In hindsight, that was an excellent and prescient decision. Truss showed herself to be far out of her depth as PM, with her plan to cut taxes and increase borrowing terrifying the markets and causing economic chaos. She was forced to resign as PM by the Parliamentary Tory Party within weeks, with Rishi Sunak replacing her after both Boris Johnson and Penny Mordaunt both fell by the wayside in an effort to replace her, and MPs clearly wished to avoid the vote going to the membership again. On a colourful, historic Diwali night, Rishi Sunak was confirmed as the Prime Minister, sparking passionate celebrations among British Indians.
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Sunak settles into office
How has the first Indian-origin PM of the UK settled into the office? Many challenges abound for Rishi Sunak, with sharply slowing growth and a major recession on the horizon. The public opinion polls have moved only a little bit, slightly reducing Labour’s high double-digit lead, underlining the scale of the challenge he faces in leading the Tories to an unprecedented fifth term in office at the next general election. However, he has clearly proved to be a significant upgrade on his predecessor, Liz Truss, and it is still possible that his brand of quiet competence can spring a surprise at the next general election.
Sunak almost immediately visited Ukraine, affirming his commitment to that country’s defence amidst Russian aggression. However, he faces a serious geoeconomic challenge; he cannot restore growth to the UK economy without ending the war in Ukraine, which would mean talking to the Russians, facing down the British and American national security services both of whom want to continue to vigorously counter Russia. There is almost no honeymoon period for him, with the public wary of high immigration even as he opens up the UK to talent as part of the reciprocal UK-India Young Professionals Scheme, following talks at the G20 with PM Modi. He has little room to manoeuvre in this regard.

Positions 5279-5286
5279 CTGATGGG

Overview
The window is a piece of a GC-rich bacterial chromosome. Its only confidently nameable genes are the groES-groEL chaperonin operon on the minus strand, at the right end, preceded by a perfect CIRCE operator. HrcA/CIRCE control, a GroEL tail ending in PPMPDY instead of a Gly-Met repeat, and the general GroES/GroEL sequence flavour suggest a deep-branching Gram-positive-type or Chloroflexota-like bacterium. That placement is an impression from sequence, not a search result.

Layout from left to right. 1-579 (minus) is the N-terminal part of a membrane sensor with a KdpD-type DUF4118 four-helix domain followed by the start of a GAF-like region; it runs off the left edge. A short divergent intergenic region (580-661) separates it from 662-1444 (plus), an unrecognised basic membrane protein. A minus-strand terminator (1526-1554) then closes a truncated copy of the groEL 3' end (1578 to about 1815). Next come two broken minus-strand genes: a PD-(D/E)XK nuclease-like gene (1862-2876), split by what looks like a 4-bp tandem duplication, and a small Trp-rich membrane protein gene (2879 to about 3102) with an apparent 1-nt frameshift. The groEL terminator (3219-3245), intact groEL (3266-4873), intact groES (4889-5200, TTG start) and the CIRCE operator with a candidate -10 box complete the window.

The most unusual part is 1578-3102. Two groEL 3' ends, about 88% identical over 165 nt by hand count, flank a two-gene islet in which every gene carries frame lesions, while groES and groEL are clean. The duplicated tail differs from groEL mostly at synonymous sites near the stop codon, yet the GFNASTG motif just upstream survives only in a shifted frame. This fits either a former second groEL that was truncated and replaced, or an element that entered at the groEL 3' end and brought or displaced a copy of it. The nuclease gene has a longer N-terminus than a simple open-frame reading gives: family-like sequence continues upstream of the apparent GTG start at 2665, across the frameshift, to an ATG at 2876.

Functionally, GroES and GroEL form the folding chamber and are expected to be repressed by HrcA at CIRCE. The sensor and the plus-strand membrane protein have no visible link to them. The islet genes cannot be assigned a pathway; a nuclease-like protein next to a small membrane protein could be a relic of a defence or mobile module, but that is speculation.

India wants greater ease for its students and professionals, which needs to be balanced against domestic pressures against soaring immigration. How Rishi Sunak squares this proverbial circle may decide part of his legacy. Certainly, it will have a great impact on ongoing UK-India negotiations for an FTA.
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FTA negotiations speed up
Negotiations for the agreement continue to progress promisingly, with International Trade Secretary Kemi Badenoch visiting India this month, against a backdrop of increasing British participation in the Indian economy.
Famous UK brands such as Pret A Manger are expanding into India in 2023, with Pret opening a store in Mumbai. Rapid Indian economic growth is slated to help increase UK exports to India by £9bn.
However, negotiations appear to be heading toward a critical juncture as both countries try to find a mutually acceptable agreement on India’s demand for more visas for professionals. Badenoch was tight lipped on this issue, but there is hope that an FTA can be successfully negotiated over the next year.
The new year shows a lot of promise for UK-India relations and trade. A British Indian PM can hardly not pay attention to India (while being careful not to show bias towards Delhi). He is not going to be the Republic Day guest in 2023 – that honour goes to Egypt’s President, but his first visit to India as PM will be a cause of much celebration among both UK based NRIs and Indians, when it does happen.
With major economic challenges ahead and India holding the G20 presidency, New Delhi is as important to the British strategic calculus as ever. There will be much to watch out for in this corridor for 2023!
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Jeevan Vipinachandran is a UK-based writer and political analyst specialising in political conflict and counter-terrorism. With a Masters in Comparative Politics: Conflict Studies from the London School of Economics (LSE), his core interest is in international relations with a special focus on the rise of India and its impact on the world stage.
*Info: UK-India FTA